Eastern European Expansion

Long-short European equity strategies for 2007 and beyond

Florian Homm, Absolute Capital Management

The expansion of the European Union, which now includes numerous former Soviet satellite nations, must be viewed as a clear positive for European equity markets. Numerous western European companies are already witnessing a positive earnings impact from their Eastern European activities, while Asian and North American companies are generally not as well positioned in these markets. Austria’s stellar stock market performance since 2000 can largely be attributed to its strong stake building and pioneering investments in this area. Continental European financials stand to benefit disproportionately. Likewise utilities, industrials, technology, life science and media companies and retailers to name only a few will see their growth rates increase disproportionately from European Union expansion.

On the macro-economic level, the additional labour pool will keep wage pressure in check in some sectors. Lower than average tax rates, such as in Slovakia and the Baltic States, leave more for shareholders and increase pressure on neighbouring Western European states. Demographic trends in some Eastern European regions are now far healthier than in the fully developed nations. Moreover, stagnant Europe now has a sizable region experiencing 4% to 5% GDP growth for the foreseeable future. Likewise, these new markets should increase economies of scale and should positively impact corporate profitability in “old Europe” while reducing the often one dimensional historical dependence on their local markets.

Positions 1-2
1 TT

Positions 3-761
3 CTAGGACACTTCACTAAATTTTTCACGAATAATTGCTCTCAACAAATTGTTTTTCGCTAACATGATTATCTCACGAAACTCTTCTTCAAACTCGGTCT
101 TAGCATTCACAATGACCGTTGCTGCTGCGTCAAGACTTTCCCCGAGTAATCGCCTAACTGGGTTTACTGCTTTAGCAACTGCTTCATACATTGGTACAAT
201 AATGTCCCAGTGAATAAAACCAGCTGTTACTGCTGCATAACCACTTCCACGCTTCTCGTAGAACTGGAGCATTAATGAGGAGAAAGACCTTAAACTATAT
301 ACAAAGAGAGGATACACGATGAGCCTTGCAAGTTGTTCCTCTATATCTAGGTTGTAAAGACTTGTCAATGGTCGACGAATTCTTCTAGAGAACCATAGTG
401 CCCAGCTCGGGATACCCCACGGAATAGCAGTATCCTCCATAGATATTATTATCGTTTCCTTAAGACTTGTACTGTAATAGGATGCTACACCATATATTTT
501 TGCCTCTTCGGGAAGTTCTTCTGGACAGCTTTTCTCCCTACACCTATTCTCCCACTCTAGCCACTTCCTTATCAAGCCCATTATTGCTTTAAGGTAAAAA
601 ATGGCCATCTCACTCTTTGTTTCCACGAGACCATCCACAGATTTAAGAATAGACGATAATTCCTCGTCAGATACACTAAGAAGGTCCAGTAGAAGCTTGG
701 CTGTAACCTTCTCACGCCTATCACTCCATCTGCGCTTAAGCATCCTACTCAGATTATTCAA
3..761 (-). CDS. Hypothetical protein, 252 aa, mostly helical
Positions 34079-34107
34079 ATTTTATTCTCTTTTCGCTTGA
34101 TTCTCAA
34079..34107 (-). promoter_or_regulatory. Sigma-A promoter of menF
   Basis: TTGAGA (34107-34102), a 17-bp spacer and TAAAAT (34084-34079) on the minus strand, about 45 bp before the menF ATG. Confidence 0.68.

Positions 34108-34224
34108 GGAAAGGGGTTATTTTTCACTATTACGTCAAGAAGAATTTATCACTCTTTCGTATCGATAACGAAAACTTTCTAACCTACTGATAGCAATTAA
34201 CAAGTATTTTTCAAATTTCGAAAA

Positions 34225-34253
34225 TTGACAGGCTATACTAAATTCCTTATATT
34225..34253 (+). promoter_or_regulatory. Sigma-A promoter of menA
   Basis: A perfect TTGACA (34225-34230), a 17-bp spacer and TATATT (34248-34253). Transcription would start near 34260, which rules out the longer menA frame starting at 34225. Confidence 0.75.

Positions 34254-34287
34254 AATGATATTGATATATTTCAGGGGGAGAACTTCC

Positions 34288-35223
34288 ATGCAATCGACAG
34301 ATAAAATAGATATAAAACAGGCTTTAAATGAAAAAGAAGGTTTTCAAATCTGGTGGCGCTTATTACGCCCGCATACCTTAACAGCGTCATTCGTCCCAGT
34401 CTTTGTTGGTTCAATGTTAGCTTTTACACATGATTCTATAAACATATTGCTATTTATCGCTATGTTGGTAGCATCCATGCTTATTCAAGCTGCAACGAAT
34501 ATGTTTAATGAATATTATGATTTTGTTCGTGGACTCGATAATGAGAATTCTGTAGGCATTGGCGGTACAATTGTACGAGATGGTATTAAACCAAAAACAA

Winners and losers

For global investors this means that the European playing field as such is becoming larger and more attractive and should continue to attract better than average capital inflows. A further re-rating and relative out-performance of many European companies benefiting from this scenario is likely.

However, it is obvious to us that not all companies will benefit from Eastern European expansion. Many German construction companies have failed because they could no longer compete with their low cost competitors from Poland and the Czech Republic. EU transfer payments to these less developed areas are also a drain on already strained government budgets and hidden costs such as more criminal activity, tax evasion,increased social costs and black labour are becoming more apparent. Overall, however, Eastern European expansion is a clear net positive for European equities.